Now you see why I think this has the potential to have huge impact!
The service will roll out to several thousand more consumers in New York on 21st May, with plans to expand to London later in 2019 and Toronto, Tokyo and San Francisco in 2020.
Loop is working with the world’s biggest companies, and moving their supply chains away from disposable packaging, which is what creates ocean plastic, to durable supply chains, so the waste is never created in the first place. There’s nothing to recycle, nothing to dispose of. Fantastic!
So, how will it work? Loop’s ordering system looks like any other: customers create an account, add items to an online basket, and checkout. The service is promising prices comparable to a nearby store.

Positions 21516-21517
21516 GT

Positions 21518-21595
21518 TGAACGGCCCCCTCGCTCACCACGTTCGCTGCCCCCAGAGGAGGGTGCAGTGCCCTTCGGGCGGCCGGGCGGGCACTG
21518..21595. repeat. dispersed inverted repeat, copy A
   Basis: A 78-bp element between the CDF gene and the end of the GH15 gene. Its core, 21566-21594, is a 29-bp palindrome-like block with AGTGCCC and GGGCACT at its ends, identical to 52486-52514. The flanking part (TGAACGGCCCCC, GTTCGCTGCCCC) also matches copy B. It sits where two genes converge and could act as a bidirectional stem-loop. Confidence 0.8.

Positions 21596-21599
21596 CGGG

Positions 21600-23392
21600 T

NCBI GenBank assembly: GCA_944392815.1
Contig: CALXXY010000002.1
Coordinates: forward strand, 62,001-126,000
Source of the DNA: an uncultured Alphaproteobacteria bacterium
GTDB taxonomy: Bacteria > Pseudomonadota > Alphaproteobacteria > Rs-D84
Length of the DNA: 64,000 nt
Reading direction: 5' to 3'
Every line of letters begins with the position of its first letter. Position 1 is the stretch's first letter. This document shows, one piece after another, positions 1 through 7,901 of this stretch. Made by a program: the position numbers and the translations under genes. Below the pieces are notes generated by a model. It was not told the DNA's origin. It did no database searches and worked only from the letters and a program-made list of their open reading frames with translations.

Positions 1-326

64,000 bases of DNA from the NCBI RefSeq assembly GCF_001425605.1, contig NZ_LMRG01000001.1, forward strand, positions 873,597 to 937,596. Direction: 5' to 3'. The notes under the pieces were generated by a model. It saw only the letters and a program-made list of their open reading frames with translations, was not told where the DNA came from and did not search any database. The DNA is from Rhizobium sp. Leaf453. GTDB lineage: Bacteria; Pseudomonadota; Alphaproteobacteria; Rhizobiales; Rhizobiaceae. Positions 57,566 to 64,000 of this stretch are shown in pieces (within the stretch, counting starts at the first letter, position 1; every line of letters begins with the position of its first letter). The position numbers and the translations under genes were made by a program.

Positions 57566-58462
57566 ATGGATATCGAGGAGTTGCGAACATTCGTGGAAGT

But there’s a twist. On top of the regular cost of the item, customers must put down a fully refundable deposit for each package, ranging from 25 cents for a bottle of Coca-Cola to $47 for a Pampers diaper bin. We in Basel are familiar with this ‘depo system’…it’s just like paying the 2 frank deposit when we get a beer at Herbtsmesse, and getting it back when we return the cup.
In the US, the items will be sent and collected by UPS in a tote bag. Each product also comes in its own custom-branded container, which utilize materials such as stainless steel and glass. When you’re done with an item, you just toss it back in the tote for collection. You don’t even have to clean it–which pleases the lazy girl in me oh-so-much!